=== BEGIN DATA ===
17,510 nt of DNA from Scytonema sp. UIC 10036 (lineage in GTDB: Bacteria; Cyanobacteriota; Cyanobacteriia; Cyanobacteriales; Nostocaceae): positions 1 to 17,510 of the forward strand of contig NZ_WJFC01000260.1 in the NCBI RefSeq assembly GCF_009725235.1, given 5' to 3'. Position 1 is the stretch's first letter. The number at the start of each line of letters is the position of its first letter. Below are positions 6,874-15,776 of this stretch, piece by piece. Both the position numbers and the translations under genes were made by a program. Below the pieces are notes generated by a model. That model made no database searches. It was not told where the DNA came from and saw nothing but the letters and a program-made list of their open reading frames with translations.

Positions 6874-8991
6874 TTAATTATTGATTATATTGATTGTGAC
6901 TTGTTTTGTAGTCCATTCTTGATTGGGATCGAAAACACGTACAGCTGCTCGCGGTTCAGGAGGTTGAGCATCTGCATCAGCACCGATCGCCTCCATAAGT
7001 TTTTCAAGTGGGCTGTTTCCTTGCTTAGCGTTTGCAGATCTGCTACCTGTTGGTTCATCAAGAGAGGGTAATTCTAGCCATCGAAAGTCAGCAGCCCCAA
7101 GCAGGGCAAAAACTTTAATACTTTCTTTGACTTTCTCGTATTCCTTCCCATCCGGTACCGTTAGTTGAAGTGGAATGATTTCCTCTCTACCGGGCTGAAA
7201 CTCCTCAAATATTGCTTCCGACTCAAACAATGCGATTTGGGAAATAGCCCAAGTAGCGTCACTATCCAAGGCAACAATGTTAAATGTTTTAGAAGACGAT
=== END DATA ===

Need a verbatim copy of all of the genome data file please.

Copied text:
17,510 nt of DNA from Scytonema sp. UIC 10036 (lineage in GTDB: Bacteria; Cyanobacteriota; Cyanobacteriia; Cyanobacteriales; Nostocaceae): positions 1 to 17,510 of the forward strand of contig NZ_WJFC01000260.1 in the NCBI RefSeq assembly GCF_009725235.1, given 5' to 3'. Position 1 is the stretch's first letter. The number at the start of each line of letters is the position of its first letter. Below are positions 6,874-15,776 of this stretch, piece by piece. Both the position numbers and the translations under genes were made by a program. Below the pieces are notes generated by a model. That model made no database searches. It was not told where the DNA came from and saw nothing but the letters and a program-made list of their open reading frames with translations.

Positions 6874-8991
6874 TTAATTATTGATTATATTGATTGTGAC
6901 TTGTTTTGTAGTCCATTCTTGATTGGGATCGAAAACACGTACAGCTGCTCGCGGTTCAGGAGGTTGAGCATCTGCATCAGCACCGATCGCCTCCATAAGT
7001 TTTTCAAGTGGGCTGTTTCCTTGCTTAGCGTTTGCAGATCTGCTACCTGTTGGTTCATCAAGAGAGGGTAATTCTAGCCATCGAAAGTCAGCAGCCCCAA
7101 GCAGGGCAAAAACTTTAATACTTTCTTTGACTTTCTCGTATTCCTTCCCATCCGGTACCGTTAGTTGAAGTGGAATGATTTCCTCTCTACCGGGCTGAAA
7201 CTCCTCAAATATTGCTTCCGACTCAAACAATGCGATTTGGGAAATAGCCCAAGTAGCGTCACTATCCAAGGCAACAATGTTAAATGTTTTAGAAGACGAT